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Eight Thousand Filipinos from Ma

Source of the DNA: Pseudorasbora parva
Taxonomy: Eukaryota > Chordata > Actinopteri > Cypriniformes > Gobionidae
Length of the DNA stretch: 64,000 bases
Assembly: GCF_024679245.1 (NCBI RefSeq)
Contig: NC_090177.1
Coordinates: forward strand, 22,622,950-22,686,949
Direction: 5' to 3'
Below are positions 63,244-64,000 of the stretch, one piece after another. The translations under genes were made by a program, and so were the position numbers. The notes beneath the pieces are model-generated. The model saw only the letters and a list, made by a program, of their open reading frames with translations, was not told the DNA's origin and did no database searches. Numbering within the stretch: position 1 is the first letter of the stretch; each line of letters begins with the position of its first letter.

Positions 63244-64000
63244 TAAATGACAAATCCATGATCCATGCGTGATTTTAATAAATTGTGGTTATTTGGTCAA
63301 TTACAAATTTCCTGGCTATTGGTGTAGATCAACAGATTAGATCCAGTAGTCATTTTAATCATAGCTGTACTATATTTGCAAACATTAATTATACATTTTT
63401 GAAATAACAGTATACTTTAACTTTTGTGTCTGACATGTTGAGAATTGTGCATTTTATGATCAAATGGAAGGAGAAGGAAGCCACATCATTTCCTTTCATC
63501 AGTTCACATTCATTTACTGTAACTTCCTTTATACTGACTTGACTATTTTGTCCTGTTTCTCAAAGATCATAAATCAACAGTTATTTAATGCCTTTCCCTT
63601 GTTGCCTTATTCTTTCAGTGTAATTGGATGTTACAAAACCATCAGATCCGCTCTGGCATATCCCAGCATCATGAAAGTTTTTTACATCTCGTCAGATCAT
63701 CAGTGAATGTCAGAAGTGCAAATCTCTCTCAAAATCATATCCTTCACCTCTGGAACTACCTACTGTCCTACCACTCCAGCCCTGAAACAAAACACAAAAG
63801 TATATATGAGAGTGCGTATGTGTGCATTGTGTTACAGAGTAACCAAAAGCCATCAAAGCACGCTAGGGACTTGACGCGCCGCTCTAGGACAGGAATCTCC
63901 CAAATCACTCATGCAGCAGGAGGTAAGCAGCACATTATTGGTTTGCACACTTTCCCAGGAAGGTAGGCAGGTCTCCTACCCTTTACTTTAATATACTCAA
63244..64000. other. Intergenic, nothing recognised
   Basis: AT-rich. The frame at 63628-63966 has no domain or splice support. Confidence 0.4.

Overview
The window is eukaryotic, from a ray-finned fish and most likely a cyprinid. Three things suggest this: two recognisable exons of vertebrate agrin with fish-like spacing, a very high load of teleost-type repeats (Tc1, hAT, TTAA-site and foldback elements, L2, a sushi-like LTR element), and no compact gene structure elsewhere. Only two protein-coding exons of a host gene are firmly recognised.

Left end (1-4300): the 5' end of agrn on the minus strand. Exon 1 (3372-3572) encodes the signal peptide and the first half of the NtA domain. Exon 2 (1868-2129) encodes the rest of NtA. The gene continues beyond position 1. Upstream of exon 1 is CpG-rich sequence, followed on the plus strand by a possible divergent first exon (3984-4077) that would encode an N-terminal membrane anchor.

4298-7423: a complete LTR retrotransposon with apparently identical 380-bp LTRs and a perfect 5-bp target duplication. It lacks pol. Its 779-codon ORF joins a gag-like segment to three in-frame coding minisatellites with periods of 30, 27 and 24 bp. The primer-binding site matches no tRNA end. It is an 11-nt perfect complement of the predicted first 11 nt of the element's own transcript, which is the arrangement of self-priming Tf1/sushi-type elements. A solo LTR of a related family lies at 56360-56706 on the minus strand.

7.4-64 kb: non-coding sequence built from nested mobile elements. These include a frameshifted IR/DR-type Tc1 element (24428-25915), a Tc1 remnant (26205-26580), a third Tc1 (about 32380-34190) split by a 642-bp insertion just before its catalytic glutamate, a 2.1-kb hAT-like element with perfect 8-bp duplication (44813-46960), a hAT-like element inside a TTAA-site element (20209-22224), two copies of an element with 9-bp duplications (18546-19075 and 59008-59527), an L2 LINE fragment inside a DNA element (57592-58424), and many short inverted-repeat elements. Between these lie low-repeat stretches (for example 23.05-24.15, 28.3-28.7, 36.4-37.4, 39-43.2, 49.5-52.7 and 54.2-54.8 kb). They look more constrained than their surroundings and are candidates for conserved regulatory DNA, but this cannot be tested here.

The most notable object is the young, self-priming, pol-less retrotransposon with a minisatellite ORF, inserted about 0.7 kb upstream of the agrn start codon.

f, lolos Willing to Cease Hostil- 4 ities with Americans. 1 11 COMMISSIONERS NOT RECEIVED BY OTIS Filipino Government I*»ues Another Virulent Ant I-American Decror American Professions Declared to lie l'ure Hypocrisy Manilla 1m Quiet. 1 Manila, Feb. 27.—Two Spanish com missioners,, Senor,s llosutio and Aboga do, -who were permitted to pats through ouy: lines and confer with Aguinialdo wi/jh reference to the Spanish prison-. -ers at MaJolos, returned through our --lines Monday morning-, near Coloocan, "with a- sealed dispatch for the Span iards. The commissioners said that 3V $yb&\. axe. \aVvw^ a&oa^a^c 0^ out \.o\» ^nc,c,s Aguin-aldo and Sanduiko were both at Malolos and inclined to pacific over tures. WhiletlieFilipinosarenotyetpre pared to surrender the. Spanish prison ers, they will gladly release two Amer icans who have been held for six weeks-. on the payment of $30, the value of food and clothing furnished to-then). Shortly afterwards the rebels senl out a flag of truce borne by Command ant Sinfo-roso de la. Cruz, and several hundred of the enemy left- the Filipino lines crying "No quire!" ".Mas torn bate!" "Americanos Muelio- I5ue.no!" The commandante said t'ha.t fully 8,000 of his men had had enough, and were anxious to surrender. Among the enemy in, the jungle many women and children were visible. A woman laid idown her rifle and at tempted to- cross with the parleyers, a volley, the bullets dropping at their feet. OtlM A with Propriety. Washington, Feb. 27.—The officials at the war department were asked Mon day why Gen. Otis liitd refused to rec ognize the commissioners who had '•come to Manila from the insurgent headquarters at Malolos when the}' came to seek peace. The reply was that- (len. Otis was acting with the greatest propriety in this matter. He was careful not to coinmTt- his gov ernment to any recognition of Agui naldo that would make a precedent, audi then there was always the best rea son for with,holding. confidence in every act of the insurgents where the placing of trust would imperii Amer ican lives and interests. The Filipino insurgents will have no difficulty in se curing amnesty, it is said, if they lay down their arms and submit uncon ditionally. for there is 110 purpose on -the part of the American commanders to wreak vengeance upon a submissive fee. on photos, and we arc beginning to be very busy. The work is Jouaranteed to be our very best, so if you wish to take ad vantage of this extremely low offer, don't wait but come in. ffc but she was sent back. After the party returned totheAmex-. ... ,. .*• that no officer who has been or maybe ican lines the enemy on the rig-lit fired .. Anmtlier Filipino Decree. Hong-Kong. Feb. 27.—The Filipino government-lias issued another irulent anti-American decree, in which the fol lowing passages occur: "The American suns respect neither hon or nor property, but barbarously massacre women and children. Manila has witnessed the most horrible outrages, confiscating the properties and savings of the people at the point of the bayonet and shooting the defenseless, accompanied by odious acts of abomination, repugnant barbarism and racial hatred worse than the doings in Carolina. Unless you conjure a holy war for Independence, you are only wor thy to be slaves and pariahs. Proclaim be fore the civilized world thai you will light to the death against American treachery and brute force. Even the women should, il necessary. American professions and promises are pure hypocrisy. They covet the spoils of this patrimony of our race, wishing to implant here a more Irritating and barbarous dominion than in the past." Rebels Cuuipuralively Uuii't. Manila, Feb. 27.—Except. for ail oc casional volley and some individual fir ing by the rebels from tin-jungle near '. Caloocan along the river and in tlie vi cinity of San l'edro Macati all wasquie along the entire line Sunday night. The enemy's sharpshooters at Culoocan continue to annoy the soldiers in the daytime but the Americans no longer pay much attention to them, reserving their fire until the rebels appear in A the open in sufficient force to justify a volley or an occasional shell. During the night time the men are *o accustomed to the enemy's salutes 1 SIXTEEN PAGliS A WEEK —l'AR 1 ONE. DENISON, IOWA, TUl-SDAY, FEBRUARY 28, 1899. ftRMY BILL IS PASSED. Senate Adopts Compromise Measure, 55 to 13. ME. CGSiIAT3 AMENDMENT WINS. I U.M* of Increased "Force to Not *1 ji lt•» 11 July 1, 1001—Sfri.ito C0111- pW-t.s It.-iiMhii* of SuiKlry Civil III 11. ))o Clems Up Two Appropriation —Ai r«e:iot»fc 011 Indian 11 WASHINGTON, Feb. 2R.—After a con test h: will be memorable in the his tory of tile senate, the compromise army reorganization bill 'Was passed Monday evening. When the senate convened at. 11 a. m. it seemed more than likeiv that the bill might not be passed during the. day. Mr. Gorman iusistel that his amendment providing that the army should not be increased permanently, or beyond July 1, 1901, be incorporated, in the measure. For several houfs it appeared probable this iusisience at least would throw the bill over until today and perhaps defeat it. An agreement was reached finally, however, and Mr. Gorman's amend ment, in a slightly mo.iifi.ed form, was •ic epterl. Mr. Gorman's amendment is as fol lows: "That each and every provision of this act shall continue in force until July 1, 1001, and on and after that date all the general staff and line officers ap pointed to the army under this act shall be discharged and the numbers restored in each grade to those existing at the passage of this act, and the enlisted force of the line of the army shall be re duced to the number as provided for by law prior to April 1, 1898, exclusive of such additions as have been or may be made under this act to the artil lery, and except the cadets provided for bv this adv who may be appointed prior to July 1, 1901, and, pfpvided further, promoted under existing law or under the rules of seniority shall bo restored in his rank." The notabio speech of the day against the measure was delivered by Mr. Vest, but bis brilliaut eloquence availed noth ing against the measure as finally agreed upon. The IB who voted against the bill were: Bate, Berry, Butler, Caffery, Chilton, Clay, Daniel, Hoar, Martin, •Pottigrew, Turley, Vest and White. Last night the sonate took up the sundry civil bill and completed its read ing, all the committee amendments be ing agreed to except those relating to the District of Columbia. The bill was then laid aside to be completed today. Two Appropriation Bill* Passed. •WASHINGTON', Feb. 28.—The house was in session seven hours Monday and sent to the senate two more appropria tion bills, the army, which had been under consideration for several days, and the fortifications. The former car ried about $79,000,000 and the latter ap proximately $4,700,000. The final con ference report upon the Indian appro priation bill was also adopted. The only amendment of importance attached to the army bill was one giving two months' extra pay to enlisted men in the regular army who served beyond the limits of the United States during the war with Spain, and two month's extra pay to those who served in the United States. The discussion of the adminis tration's policy relative to the Philip pines. which lias been occupying the attention of the members to the exclu sion ol' appropriation bill$, was contin ued, several speeches being made on the subject. Mr. Doclcery, leading Demo- iit, majority of them remain undis-- ,, nrbed. secured by the imtposts and, ^i10 attendance at the caucus was ^entries. j^gf. ii Manila absolute quiet prevails the streets arc deserted and the only sounds to be heard after seven o'clock in the evening are the tramp of the patrols and sentries and the occasional canter of the hoofs of an officer's horse. Prom three to eight inches of snow fell In Nebraska Saturday night. Marshal De Campos wants and other Spanish generals want a parliamentary in quiry. inti^he.5£?.dijct of the recent war. au(j Famous Author So Low That His Physicians Hesitate to Give Any Hope. WIFE BEARS UP WELL UiiDER STRAIN Doctors I.Hxtie Noiicomrnittiit Ilnl letin—l.oli-r in tin: rv 1 crat, on the appropriations committee, asserted the appropriations for this year would reach §1,600,000,000. Democratic Policy an to Philippine!!. "WASHINGTON, Feb. 28.—At a caucus of the Democratic members of the lionse of representatives last night the follow ing declaration of policy and resolutions as to the Philippines were adopted: "Resolved, That the United States disclaim any disposition or intentiou to exercise permanent sovereignty, juris diction or control over the Philippine islands and assert their determination when an independent government shall have been erected therein, to transfer to said government upon terms which shall be reasonable and just to all rights secured under the cessation by Spain and thereupon to leave the government and control of the islands to their peo- little division of sentiment was mini ifested on the general features of lie resolutions. The speech of Gen- eral Wheeler was notable in differing from tho prevailing view. The hands of tho presideut should be upheld, ho said, when fighting was going on. Minim's Bulletin co'taii a OIIH ror rs. niideiice. and it cackle- so over it t-mt. one would think the pigeon had laid an egg. A. H. BROWN, lMiOIMtlKTOR, Drnison, Town, llsy Mr*, Kipling EfnrlnK Up Vell. Mrs. Kipling is said'to lie bearing up well under the terrible strain. The ho tel where Kipling lies wassuguin Mon day morning crowded with callers—all sorts and- conditions of men and wom en—Tiet!ierioiiisl\ anxious to know how it fared with the author of "The White Man's liurden." It was generally un derstood that the patient was better than might have been expected. llrief Sketch of Ills l.ife. Rudyard Kipling was born In Bombay, In Christmas week, 1SG5. His father, I^ock wood Kipling, was then professor of art in the Lahore institute. Young Kipling began his literary work as a newspaper man on the Civil and Military Gazette of Lahore. He had to prepare for the press all the telegrams of the day: he had to provide extracts and paragraphs he made articles out of official reports he wrote brief editorial notes he kept an eye on sports and looked after local news general ly finally, he read all proofs, except those of editorials, and on top of all this work he composed innumerable verses and stories. Some of his best short stories and poems were written while he v.-as so employed, but he burned twice as much as he pub lished, he says. His published verses im mediately attracted the attention of the English exiles In India, and scores of peo ple soon i^gan to demand the publication of the rhymes in book form. In the newspaper office he struck ofE a few hundred copies on brown paper. The edition sold rapidly, and introduced him to the outside world. He went to England by way of San Francisco and New York in 1SS!1, and Wrote to the Allahabad Pioneer a series of letters that criticised America very sharply. The same year his "Danny Deever" and other verses were printed in England and set the world talking about him. His short stories were collected and published, and he added to their number. The hit made by ul valley, Ortlieis and Learoyd ri val",1 that of Dumas' "Three Musket eers." The magazines and newspapers competed in bidding for the products of his pen. For the first five years he had been the most popular writer in the world and the best paid. It had been estimated thai the work planned by him to be done this year would have brought him StO.OOO. Besides his early short stories, published under the titles: "Plain Tales From the Hills," "The Phantom Rickshaw," "Sol diers Three," and "Under the Deodars, he wrote two novels, "The Light That Failed," and "Captains Courageous," and in conjunction with Walcott Balestier, "The Naulahka." His Jungle stories, detailing the experiences of a wolf-reared boy, "Mow gli," among the beasts of tne forest, were gathered from the magazines and issued in book form in lb!)4 and 1S95. A series ol later short stories was printed last year under the title, "The Day's Work," and had an enormous sale. His poems have la-en printed in tho volumes "Barrack Room Ballads and Departmental Ditties" and "The Seven Seas." His most recent poems. "White Horses," "The Vampire," "The Recessional," "The Truce of the Bear" and "The White Man's Burden" have attracted world-wide attention and were thought worth sending by cable from London to American papers. It has been aptly said that Kipling was the actual poet-laureate of England. His "Jungle Books" and a number of his poems will live as long as the English language, the crit ics say. Kipling had a marvelous power of description, drawing a picture with a few strong lines. The translators found 11 qulto impossible to reproduce his work without destroying its vigor. He had a rare sense of humor, a vivid imagination and was a most loyal British citizen, a zealous advocate of expansion and imperialism. Mr. Kipling married Miss Carolyn Bales tier, a sister of C. Walcott Balestier, the American novelist, who died eight years ago in Dresden. Balestier and Kipling were ciose friends and collaborators. Three daughters were born to Mr. and Mrs. Kip ling. At Brattleboro, Vt., the home of his wile, he built the famous house known as "Naulahka." Here he wrote most of the Jungle stories, "Captains Courageous" and numerous poems and sinrie* Q| CALLS FOR THE OREGON 1'rlciMlH tiunrdeilly Exprex* Little Hope fulness—Life aud Work of Ivip lilljs. .JO York. Feb. 27.—The following bulletin was issued at half-past clock Monday morning: the night Kipiint: liirht "Jlr. Kipling: has been durin and is still very ill. H. JAXKWAY, THEODORE DUNHAM.' The condition of Kiulyaid Kipling was so low Monday morning that when anyone with authority was asked con cerning him the reply was made that "lie is still alive." Mr. Kipling was watched closely all night long and there was a physician in his apartment continuously. Later in the day close friends of Mr. Kipling guardedly expressed a hope fulness that was not apparent Sunday night. Mr. Donbleday said that the author had passed a better night than could have been expected and was vis ibly better and resting easier at half past nine Monday morning, though still in such dangerous condition that no one could tell what any hour might bring forth. Still Mr. Doubleday had strong hopes that Mr. Kipling would pass through the'crisis of the illness successfully. Dewey Needs Battleship For Political Reasons. ADMIRAL MAY S0E3T DANCES. Otis Kninforcod by 5,500 Fresli Troop*. Insurgent SluirpHlinoters Active—Night Passes Willi No Fires at Manila—For eign Consult* Confer oil Coiuuicrelal terests—Further 1,1st of Casualties.. WASHINGTON", Feb. 25.—The following dispatch has been received at the navy department: MA XII.a The rebel battery has not been used since a shell from tho monitor Monad nock exploded over it yesterday. The enemy's fire was so hot during the night in the vicinity of the Hig gins house that the headquarters was removed to a church 400 yards inside the line. A few small fires have destroyed several native houses in the outskirts of the city. The Twentieth infantry is being dis embarked from tho transport Seaudia. ThreatH Not Acted Upon. MANILA, Feb. 25.-10:15 a. m.—De spite the threats of the Filipinos to burn the business center, the inhabitants of Manila were not disturbed last night. Everything was quiet on the line out side, except for occasional volleys from bunches of tho enemy at various points. The enemy was most active along Gen eral King's and General Ovenshine's lines, from the beach to Pasig, but a few volleys of musketry, supplemented by shells from the Buffalo, effectually quieted them. Tho foreign consuls met yesterday to confer regarding commercial interests, but the result of their deliberations has I not been communicated, it is under stood, to the American authorities. The British consul was not present at the conference. Tho shooting of two Englishmen aud of Mr. Argentine, manager of the Andrews cotton mill, Wednesday, is generally regretted, but it is admitted that it was quite unavoidable. Instead of remaining in the stone basement during tho excitement occasioned by the fires in the vicinity the trio leaned from an upper window. Their .whito suits attracted the attention of the American soldiers, who, believing them to be natives firing from the wiudows, shot all three. Mr. Argentine is dead. O. F. Simpson is fatally wounded and T. Haslam slightly. finm Aiiroennmi on inaiail fttl'l. WASHINGTON", Feb. 28.—The conferees on the Indian appropriation bill have reached a final agreement aud submitta I their report. The senate amendment relating to sectarian Indian schools is retained, but the amount is reduced so that not exceeding 15 per cent of the amount used in 1895 shall be usod next vrar. A new proviso adds the words that this shall be tho final appropria tion for sectarian schools. The amount for tho Carlisle seiiool is restored to the Bum fixed by the house. The amounts lire increased somewhat for Flanilivan, S. D., and Pipestone, Minn. Tho sen :i:o provision ?ilso ill In Feb. 2-i.—For political reasons tho Oregon should be sent hero at once. DEWEY. The navy department expects the Oregon to arrive at Manila about March 10. As the transports are ahead of schedule time, it thinks General Otis within a week will have reinforcements of 2,500 men. The cabinet gave some attention to Dewey's cable message relative to the political importance of sending the Oregon at once to Manila. The conclu sion reached was that too much import ance should not be attached to it, that Dewey wants the big ship to influ ence the Filipinos through fear. BULLETS SKIM THE SANDBAGS. Rebels tTne Better Aim In Volleying the American Entrenchment*. MANII/A, Feb. 25.—The enemy's sharp shooters have been particularly active about Caloocan all day. Special atten tion was paid to the three-gun battery near the railroad, aud the improvement of the rebel marksmanship was very noticeable. The rebels tired volleys at the battery, their ballets frequently skimming the tops of the sandbags, A lieutenant of the Twentieth Kansas vol unteers and three other men were slightly Vounded. One rtaii was killed in the trenches. is adopted for ail in sane asylum for Imlian-i nr. C.m:«»n, S. D. All the treaty agreements a tile.I by the senate are struck out. Mi»on Withilmw* Objection. WASHINGTON, Feb. 28.—Senator Ma son (Ills authorized the statement i.iat he would withdraw his objection to the election of O. C. Kohlsaat, nomi nated by the president for district judgt oi the Northern district of Illinois. Rep resentations made to him that the con test was disrupting to the party organi sation in Illinois are given as the reason. ISSUED IN TWO PARTS-TUESDAY AND FRIDAY. ^SVnsfto Ca&vcvefts, \ev ioiew. T\a\\u\xxw £a\i\we\s, ioiexv. Lower House of Congress Passes Measure Giving Funds for Needs of the Army. LAST WEEK GF THE 55T11 CONGRESS. UNTIL APRIL 1ST, ONLY. House GctM Down to Hard Work— rinnl Hour* Crowded with Im portant I,e«Ixlation—Senate Agrees to Conference Keport.n To Ad* vaiice Sampson and Schley. Washington, Feb. 2".—The house has passed the army appropriation bill. The house started in .Monday on the closing week ot' the session, begin ning work at 11 o'clock in anticipation of a crush of important legislation in the linal hours. There was a liberal attendance for un early meeting and much activity, as members made eil'orts to bring forward various measures. Mr. Hull wished to go on with the un finished army appropriation bill, al though it was the day for District of Columbia business. The conference report on the bill for uniform practice in granting rights of way across Indian reservations was agreed to. Public Building mils Next. Washing!on. Feb. 27.—Speaker lieed and liis associates on the committee bn rules Monday decided on a special rule giving Tuesday to the public building bills. Representative Henderson, of the committee, will present the rule and secure its adoption after the army ap propriation bill is disposed of. This assures another opportunity to a large number of bills for public buildings in various parts of the country, among the most important being the new cus tomhouse in New York, the post of fices at lndinnapolis and Cleveland and the public library site in Washington, D. C. In the Senate. Washington. Feb. 27.—At 11 o'clock Monday the senate began the last week of the short session of the Fifty-fifth congress. An unusually large number of senators was present, owing prob ably to the great amount of unfinished business before the senate. Senator llale (Me.) gave notice that on Wednesday afternoon at five o'clock he would present resolutions on the death of the late Representative Nelson Dingley, of Maine. Senator Pettigrew (S. D.) presented resolutions adopted by the legislature of South Dakota, in favor of placing thi railroads of the country directly undei the control of the interstate commerce commission, in favor of postal savings banks and to repeal the law giving lnr dian reservations immunity from pay ing taxes. The legislation asked for he says, was not in harmony with the republican party. The resolutions were populistic and socialistic, and'di reetiy opposed to the policy and doc trines of the republican party. "These I resolutions clearly show," said the senator, "that the people of South Da kota. at- least-, are preparing to leave the republican party, as they diffei from it on every principle on which it is founded. These resolutions indicate the drift of republican sentiment ii the west, which is opposed to the pol icy of imperialism, the policy of ex pansion and the policy of plutocracy.' The conference report on the agri cultural appropriation bill was agreed to. The conference report on the In dian appropriation bill was agreed to. Senator Chandler (X. H.) offered an amendment to the naval appropriation authorizing the president to appoint two vice admirals of the.na.vy, who shall not be placed on the retired list until eight years after the passage of the bill, except upon the application of the holder of the office the offices to-cease to exist when vacated by death or otherwise. The bill is intended to advance Ad niirals Sampson ami Schley. A bill providing for the holding ol two terms each year of the United States circuit and district courts of the western district of Texas to be held at Laredo, Tex., was passed. Consideration of the army reorgan ization bill was resumed. Senator Hate (Tenn.), a member of the military af fairs committee, addressed the senate in opposition to an increase of the army and against warfare on the Filipinos. (oiil'li-ms DUJ'H VOLUME XXXIV NO. 17' COR FL3G UP AT CEBU. Old Glory Hoisted on the Island by the Gunboat Petrel. INSUEGENTS ARE BECOMING MEEK Stars ainl Stripes K.iised Without Any Na tive Oppjisif ion—St01-3- From Madrid of Kuropenit Interference at Manila Is Hi* credited Ht. Washington—Itebels Shout and Kun Away. MANILA, Feb. 27.—The steamer Hues tra Seiiora del Carmen yesterday brought the news that the American flag had been raised over tho island of Cebu, tho United States gunboat Petrel, Commander C. Cornwell, visiting Cebu Feb. 22. Cemmander Cornwell sent an ultima-. turn ashore declaring the intention of the Americans to take possession, peace fully if possible, by force if necessary. The rebels 'immediately vacated taking their gnus to the hills. A party of ma rines was landed and tlio American flag was raised by them over the gov ernment building, which they still oc-. cupied when the Xeusrra left. A battalion of the Twenty-third reg ulars left for Cebu yesterday by the trajji^^^'ennsylvania. The same stl-aim-r Drought dispatches from Brig adier General Miller at Iloilo to Major General Otis reporting all was quiet there, that there had been no further fighting, that confidence had been re stored and business was being generally resumed. General Miller thinks it probable that the natives will soon be come convinced of the error of oppos ing the inevitable, and that the exam ple set by the inhabitants of Negros is having its effect among the other isl ands, which, though not entirely con vinced, are, in General Miller's opin ion, open to reason. All is quiet inside and outside of Man-' ila except Caloocan, where the enemy's sharpshooters continue to annoy our troops at h, comparatively close range. One man of the Twentieth Kansas vol unteers was killed in Ariquina village, which was burned last night, and four were vrounded in the skirmish. Last night the rebels concentrated in, such numbers near the Chinese ceme tery that General Mac Arthur antici- pated an attack and asked for reinforce ments. Two companies of the Twenty third regulars wero sent to Caloocan and a battalion of tho Twentieth regu lars to the cemetery at about midnight. But the expected attack was not made, the rebels, after malting a great noise with bugle calls and yells of "viva independencia" and "mocho malo Americanos" and firing volleys, dis appeared in the woods. It is believed, their leaders are getting desperate and. are attempting to force the United States troops to making an attack in the hope of breaking through the Ameri-j: can lines, but the rebels are evidently unwilling to be pacified when facing the Americans. It is just possible, however, that they may be goaded into such a move (before KadzlwillN Nomination. Washington. Feb. 27.—The senate committee on judiciary Monday post poned action on the nomination of Hon. C. C. Kohlsaa to be United States judge of the northern district of Illinois, in order to give Senator Mason, who op poses confirmation, an opportunity to prepare a statement for the commit tee. The committee decided to reconr mend (he confirmation of Hon. W. It. Day as judge of the Sixth judicial cir cuit. more reinforce ments arrive. All was quiet in the city last night. Admiral Dewey, when asked by tho correspondent of tho Associated Press to givfc his reasons for requesting Wash ington to send the battleship Oregon to Manila, firmly declined to discuss the mat ter. No such emergency exists here as is presented by reports circulated in theUuited States, and cabled back to Manila to tho cffect that Admiral Dewey has had a collision of a forcible character with the German naval com mander. Anti-American Utterances. PAT.IS, Feb. 27.—So extraordinary are the utterauces attributed to Prince An tonin RadzLwill in the alleged inter view with him in the Liberte, especially in their imputed tone of hostility to ward American commerce, that serious doubts are expressed as to whether the interview is authentic. Prince Radzi will, who is Emperor William's repre sentative at the Faure funeral, after declaring that the kaiser professed the greatest admiration for the grand mem ories of France, said. "There is another country against which continental pow ers should indeed co-operato for the or ganization of their economic defense. I mean the United States, whose preten sions and wealth are becoming a dan ger far us all." linpriaoued In Ice Crib. CLEVELAND, Feb. 2O.—Five men are imprisoned in a temporary waterworks crib several miles out in Lake Erie* and there is much apprehension felt for their safoty. Enormous piles of ice cover the crib, almost hiding it from vie'\ l-.lTort to Secure Second Ballot Fall*. LINCOLN*, Fob. 25.—There, were no changes in the vote on joint ballot for senator yesterday A motion coming from the Hay ward side for a recess to 2 o'clock was defeated.